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Single Review: “Billie Jeane” Rapper Tae Wall

Rapper Tae Wall’s first two LPs have been blowing up the underground in 2020 and 2021 respectively, and in his latest single “Billie Jeane,” he’s reminding longtime listeners that complacency is the last thing his evolution is going to produce. He comes into the verses here exceptionally hot, but make no mistakes about it – the homespun, down to earth attitude that made his first couple of records so fascinating remains perfectly intact in this single, arguably sounding a little more polished and refined here than it ever did in his early work. Tae Wall has grown up a lot in the last few years, and his maturity is sewn into this song.

The lyrical placement in this track is essential to the vibe my man is trying to set up at the top of the mix, and I like that he isn’t afraid to get brazen with his poeticisms (nor the manner in which he’s presenting them to the audience here). There are a lot of players who have been hiding behind big hooks in the last couple of years, but I get the opposite mentality when I listen to Tae Wall’s work; he wants to be front and center, even if it means being exposed when others would want to conceal their emotion.

I love how Wall integrates the bassline with the percussion in this mix, and whether we’re listening to the single on its own or watching the music video he made for “Billie Jeane,” the bottom-end sounds posh and foundational to the hook in every way. There’s no separation between artist and backdrop in this performance; to me, it would appear that this is a player who wants to immerse the audience and himself in the sonic trenches he creates in the studio, which takes more skill and brashness than many of his rivals possess.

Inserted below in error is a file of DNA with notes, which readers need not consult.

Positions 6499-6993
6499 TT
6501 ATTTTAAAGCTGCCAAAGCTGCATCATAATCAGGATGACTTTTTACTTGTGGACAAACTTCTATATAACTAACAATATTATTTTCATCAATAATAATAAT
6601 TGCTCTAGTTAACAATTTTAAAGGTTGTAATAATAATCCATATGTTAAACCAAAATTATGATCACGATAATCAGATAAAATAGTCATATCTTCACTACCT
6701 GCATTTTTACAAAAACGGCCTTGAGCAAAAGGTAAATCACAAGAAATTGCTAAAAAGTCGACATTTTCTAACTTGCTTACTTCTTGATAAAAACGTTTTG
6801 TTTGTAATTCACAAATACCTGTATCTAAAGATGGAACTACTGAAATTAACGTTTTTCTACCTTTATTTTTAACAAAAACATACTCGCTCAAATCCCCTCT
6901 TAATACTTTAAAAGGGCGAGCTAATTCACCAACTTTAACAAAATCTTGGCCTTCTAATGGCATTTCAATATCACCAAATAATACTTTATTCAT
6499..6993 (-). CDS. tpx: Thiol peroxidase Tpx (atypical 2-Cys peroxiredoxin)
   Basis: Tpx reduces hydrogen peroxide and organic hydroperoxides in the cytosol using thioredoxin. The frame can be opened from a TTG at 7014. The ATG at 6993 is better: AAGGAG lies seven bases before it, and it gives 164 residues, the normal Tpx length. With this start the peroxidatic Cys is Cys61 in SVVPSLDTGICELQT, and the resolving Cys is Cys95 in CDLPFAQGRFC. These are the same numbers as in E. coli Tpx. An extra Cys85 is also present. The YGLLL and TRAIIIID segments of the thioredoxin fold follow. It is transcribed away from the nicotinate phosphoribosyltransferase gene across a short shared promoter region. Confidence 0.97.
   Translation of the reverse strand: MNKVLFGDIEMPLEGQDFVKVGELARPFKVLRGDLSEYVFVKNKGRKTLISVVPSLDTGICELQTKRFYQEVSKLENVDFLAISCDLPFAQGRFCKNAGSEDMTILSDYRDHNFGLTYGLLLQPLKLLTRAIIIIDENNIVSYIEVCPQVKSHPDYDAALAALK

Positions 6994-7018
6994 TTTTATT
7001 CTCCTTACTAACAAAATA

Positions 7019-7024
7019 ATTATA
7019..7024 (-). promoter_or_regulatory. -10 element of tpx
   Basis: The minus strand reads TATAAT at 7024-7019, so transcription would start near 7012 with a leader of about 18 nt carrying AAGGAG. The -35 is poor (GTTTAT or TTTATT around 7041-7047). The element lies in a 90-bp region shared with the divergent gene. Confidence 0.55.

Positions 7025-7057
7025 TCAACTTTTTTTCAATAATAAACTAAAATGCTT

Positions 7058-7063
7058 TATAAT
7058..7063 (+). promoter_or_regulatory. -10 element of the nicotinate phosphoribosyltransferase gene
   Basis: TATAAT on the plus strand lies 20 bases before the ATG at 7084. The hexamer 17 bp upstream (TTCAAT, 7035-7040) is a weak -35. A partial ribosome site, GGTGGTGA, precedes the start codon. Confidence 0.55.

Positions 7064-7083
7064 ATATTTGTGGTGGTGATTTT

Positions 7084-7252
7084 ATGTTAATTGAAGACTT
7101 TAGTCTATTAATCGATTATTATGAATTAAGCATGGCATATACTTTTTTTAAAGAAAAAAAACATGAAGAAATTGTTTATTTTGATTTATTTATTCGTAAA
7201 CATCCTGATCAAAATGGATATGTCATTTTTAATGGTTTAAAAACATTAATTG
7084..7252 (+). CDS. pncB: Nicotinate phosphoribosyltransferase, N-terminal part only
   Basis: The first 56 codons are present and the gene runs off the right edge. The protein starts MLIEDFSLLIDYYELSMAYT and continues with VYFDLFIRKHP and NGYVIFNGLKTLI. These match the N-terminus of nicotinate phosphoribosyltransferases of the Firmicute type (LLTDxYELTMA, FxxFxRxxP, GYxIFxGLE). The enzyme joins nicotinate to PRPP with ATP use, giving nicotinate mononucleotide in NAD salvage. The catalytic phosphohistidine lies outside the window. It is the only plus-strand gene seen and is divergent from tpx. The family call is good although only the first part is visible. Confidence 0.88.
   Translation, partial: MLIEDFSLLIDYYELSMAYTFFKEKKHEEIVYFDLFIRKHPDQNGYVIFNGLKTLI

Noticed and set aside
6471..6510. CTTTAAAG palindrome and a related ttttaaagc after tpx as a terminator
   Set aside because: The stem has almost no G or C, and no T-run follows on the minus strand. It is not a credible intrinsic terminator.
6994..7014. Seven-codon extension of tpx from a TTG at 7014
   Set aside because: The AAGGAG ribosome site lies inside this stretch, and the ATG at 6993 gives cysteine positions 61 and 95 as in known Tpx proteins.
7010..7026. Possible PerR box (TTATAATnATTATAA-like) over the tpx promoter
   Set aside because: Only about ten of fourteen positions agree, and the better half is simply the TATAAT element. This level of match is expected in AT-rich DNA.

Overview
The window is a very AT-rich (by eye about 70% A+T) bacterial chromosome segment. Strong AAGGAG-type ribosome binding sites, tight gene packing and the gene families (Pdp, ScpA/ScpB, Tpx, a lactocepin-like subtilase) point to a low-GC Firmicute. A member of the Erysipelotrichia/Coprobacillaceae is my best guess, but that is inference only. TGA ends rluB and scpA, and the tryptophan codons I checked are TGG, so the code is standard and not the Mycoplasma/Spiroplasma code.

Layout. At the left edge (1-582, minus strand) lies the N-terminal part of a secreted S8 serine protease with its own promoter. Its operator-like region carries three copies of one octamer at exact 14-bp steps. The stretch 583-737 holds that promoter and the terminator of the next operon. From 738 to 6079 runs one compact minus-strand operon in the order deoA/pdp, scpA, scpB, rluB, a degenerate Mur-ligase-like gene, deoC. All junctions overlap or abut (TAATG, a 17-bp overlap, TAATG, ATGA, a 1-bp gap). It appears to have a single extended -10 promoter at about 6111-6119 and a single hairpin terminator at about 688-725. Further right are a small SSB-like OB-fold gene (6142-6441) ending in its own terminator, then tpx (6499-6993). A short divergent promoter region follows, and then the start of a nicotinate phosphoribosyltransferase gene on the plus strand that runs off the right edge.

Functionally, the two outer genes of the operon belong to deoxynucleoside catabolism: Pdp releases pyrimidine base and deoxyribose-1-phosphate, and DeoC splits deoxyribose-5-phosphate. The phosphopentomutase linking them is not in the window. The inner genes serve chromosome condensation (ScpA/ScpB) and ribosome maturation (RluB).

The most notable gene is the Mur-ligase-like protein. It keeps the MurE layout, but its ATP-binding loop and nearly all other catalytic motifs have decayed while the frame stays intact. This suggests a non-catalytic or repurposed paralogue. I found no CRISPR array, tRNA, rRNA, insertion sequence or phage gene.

No need to wait for the remix here – from top to bottom, I would say that Tae Wall’s “Billie Jeane” is the up-and-coming rapper’s identity on master tape, and it’s quite the enticing identity indeed. He’s tipping his cap to the legends in hip-hop and R&B in this piece, but if we’re looking at the black and white technicals, Wall’s effort is entirely original and organically sourced. This is a rapper who has his own agenda he’s following, which should only scare those in the establishment afraid of a little heat coming for their collective throne.

–Hannah Weeks

About Michael Stover

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